Mark Chappell from Ilkley in West Yorkshire has aphasia due to a stroke. Although he can talk, he has difficulty finding words and names as well as reading, writing and processing information.

He says: “Most conversations are so fast that it’s often easier to keep quiet in company as I can’t keep up. One-to-one conversations are easier if the other person allows me time to think and speak. Social situations are very difficult and tiring. In shops, there is too much information and too many signs for my brain to process. In restaurants and cafes, I can’t understand menus with their small print and there are too many choices. I rely on my wife to read them for me.” 

“The Communication Access Symbol would give me more confidence to go to a shop as I know staff would understand my communication problems. If restaurants and cafes were also to invest in easy to read menus and price lists with pictures it would encourage me to use their premises.”  

Ahead of today’s launch, the RCSLT’s President, Nick Hewer, and Chief Executive, Kamini Gadhok MBE, interviewed business leaders about the Communication Access Symbol and asked them what difference it would make to their industries and customers. The business panel comprised: 

The interview with industry experts will be available to view on 12 November by visiting: www.communication-access.co.uk and organisations that are interested in taking the Communication Access UK training can also find out more via the website. 

For further information or to arrange an interview, please contact:
Josephine Olley – Email: josephine.olley@rcslt.org / Mobile: 07710 707183 or
Georgia Haire – Email: georgia.haire@rcslt.org / Mobile: 07834 728679.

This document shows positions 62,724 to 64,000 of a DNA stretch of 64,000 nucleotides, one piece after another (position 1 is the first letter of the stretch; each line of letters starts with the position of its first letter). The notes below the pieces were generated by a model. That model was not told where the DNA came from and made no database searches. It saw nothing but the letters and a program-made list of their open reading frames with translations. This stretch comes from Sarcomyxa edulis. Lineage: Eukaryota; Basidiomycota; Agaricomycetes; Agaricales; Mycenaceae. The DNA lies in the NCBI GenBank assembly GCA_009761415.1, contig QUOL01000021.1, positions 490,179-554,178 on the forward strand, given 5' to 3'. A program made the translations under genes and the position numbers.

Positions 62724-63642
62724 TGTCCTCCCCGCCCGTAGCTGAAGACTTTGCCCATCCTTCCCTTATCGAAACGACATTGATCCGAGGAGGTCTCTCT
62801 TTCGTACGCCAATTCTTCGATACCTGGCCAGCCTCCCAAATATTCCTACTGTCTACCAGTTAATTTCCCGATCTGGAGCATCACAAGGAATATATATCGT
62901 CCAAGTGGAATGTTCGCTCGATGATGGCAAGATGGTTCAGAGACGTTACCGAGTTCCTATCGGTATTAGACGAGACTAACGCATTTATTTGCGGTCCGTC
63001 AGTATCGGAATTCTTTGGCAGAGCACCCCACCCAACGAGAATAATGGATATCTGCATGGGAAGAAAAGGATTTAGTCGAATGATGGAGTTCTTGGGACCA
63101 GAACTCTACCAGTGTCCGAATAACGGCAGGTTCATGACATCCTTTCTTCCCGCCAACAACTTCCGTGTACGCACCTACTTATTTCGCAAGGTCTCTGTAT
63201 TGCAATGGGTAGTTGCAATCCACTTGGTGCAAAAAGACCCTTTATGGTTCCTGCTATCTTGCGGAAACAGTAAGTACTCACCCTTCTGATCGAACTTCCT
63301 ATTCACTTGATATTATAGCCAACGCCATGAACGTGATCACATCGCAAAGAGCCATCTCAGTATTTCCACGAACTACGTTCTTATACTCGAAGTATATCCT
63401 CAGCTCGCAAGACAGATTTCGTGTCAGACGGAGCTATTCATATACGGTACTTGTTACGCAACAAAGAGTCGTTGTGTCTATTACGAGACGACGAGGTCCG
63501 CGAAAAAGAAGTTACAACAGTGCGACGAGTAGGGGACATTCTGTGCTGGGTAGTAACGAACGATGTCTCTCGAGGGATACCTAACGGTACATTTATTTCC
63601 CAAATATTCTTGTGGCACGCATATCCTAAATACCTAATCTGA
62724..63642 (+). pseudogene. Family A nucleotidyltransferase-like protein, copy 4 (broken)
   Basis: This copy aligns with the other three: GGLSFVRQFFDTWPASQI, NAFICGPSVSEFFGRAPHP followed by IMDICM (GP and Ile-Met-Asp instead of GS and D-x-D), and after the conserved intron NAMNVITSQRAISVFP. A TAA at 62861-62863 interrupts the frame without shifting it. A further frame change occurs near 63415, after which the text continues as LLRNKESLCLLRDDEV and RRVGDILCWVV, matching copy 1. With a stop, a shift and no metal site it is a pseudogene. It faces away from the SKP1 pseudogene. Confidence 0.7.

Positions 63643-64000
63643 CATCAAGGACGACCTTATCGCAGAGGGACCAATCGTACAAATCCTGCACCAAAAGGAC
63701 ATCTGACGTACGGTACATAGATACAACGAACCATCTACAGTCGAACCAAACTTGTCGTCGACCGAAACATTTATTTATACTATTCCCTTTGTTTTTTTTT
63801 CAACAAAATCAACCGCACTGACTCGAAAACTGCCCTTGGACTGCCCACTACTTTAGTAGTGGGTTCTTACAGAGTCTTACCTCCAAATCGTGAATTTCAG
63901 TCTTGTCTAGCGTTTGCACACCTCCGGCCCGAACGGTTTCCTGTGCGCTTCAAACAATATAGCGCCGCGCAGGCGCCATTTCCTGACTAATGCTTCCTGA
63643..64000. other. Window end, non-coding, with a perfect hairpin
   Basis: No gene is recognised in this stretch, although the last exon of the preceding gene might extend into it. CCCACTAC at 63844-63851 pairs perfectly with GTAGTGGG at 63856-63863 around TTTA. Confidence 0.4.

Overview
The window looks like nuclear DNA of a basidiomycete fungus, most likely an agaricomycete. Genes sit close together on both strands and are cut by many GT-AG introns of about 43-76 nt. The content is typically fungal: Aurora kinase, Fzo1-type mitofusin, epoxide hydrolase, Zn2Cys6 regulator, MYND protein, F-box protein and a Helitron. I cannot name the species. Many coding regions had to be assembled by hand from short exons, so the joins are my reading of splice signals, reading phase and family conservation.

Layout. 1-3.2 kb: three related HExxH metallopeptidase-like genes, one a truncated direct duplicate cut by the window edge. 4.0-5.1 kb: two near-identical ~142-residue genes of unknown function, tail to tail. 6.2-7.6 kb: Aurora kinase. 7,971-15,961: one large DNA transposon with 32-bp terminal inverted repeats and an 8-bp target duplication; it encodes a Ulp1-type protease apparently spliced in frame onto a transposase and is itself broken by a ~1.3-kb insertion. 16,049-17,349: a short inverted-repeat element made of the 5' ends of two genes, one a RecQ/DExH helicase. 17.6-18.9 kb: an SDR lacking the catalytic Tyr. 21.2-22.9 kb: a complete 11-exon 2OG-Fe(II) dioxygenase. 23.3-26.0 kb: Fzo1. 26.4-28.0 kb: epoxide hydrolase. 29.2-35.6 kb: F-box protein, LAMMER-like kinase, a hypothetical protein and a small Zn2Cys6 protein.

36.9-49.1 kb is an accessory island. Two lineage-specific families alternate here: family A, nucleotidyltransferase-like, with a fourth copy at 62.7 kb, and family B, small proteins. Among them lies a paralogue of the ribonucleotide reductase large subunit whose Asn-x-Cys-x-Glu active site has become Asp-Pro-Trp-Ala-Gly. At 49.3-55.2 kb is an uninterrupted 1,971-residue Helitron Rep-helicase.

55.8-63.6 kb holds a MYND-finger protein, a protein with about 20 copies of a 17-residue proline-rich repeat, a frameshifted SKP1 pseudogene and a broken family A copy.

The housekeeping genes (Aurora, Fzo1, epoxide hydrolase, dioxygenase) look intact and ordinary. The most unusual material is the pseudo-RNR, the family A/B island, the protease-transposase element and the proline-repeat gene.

Notes to editors

  • Communication disability in the UK affects millions of people. Up to 20% of the UK’s population experience communication difficulty at some point in their lives, and more than 10% (1.4 million) of all children have a long-term communication need.
  • Communication is not just the ability to speak but also the ability to hear and understand what is said to us. It lies at the very core of human dignity. The impact of communication difficulties and disabilities is varied; some people may find it hard to ask a question, name an object or ask for help, while others may have speech difficulties that make them difficult to understand. Others may have problems processing information and difficulties with reading and writing. Some may use communication devices and require time to create their message. Communication disabilities leave millions without a voice, denying them equality of access and opportunity.
  • COVID-19 is also impacting on people’s abilities to communicate. If a person is hospitalised due to Coronavirus and placed on a ventilator, or given a tracheostomy, they often won’t be able to speak afterwards. They may need speech and language therapy rehabilitation to help them regain their voice.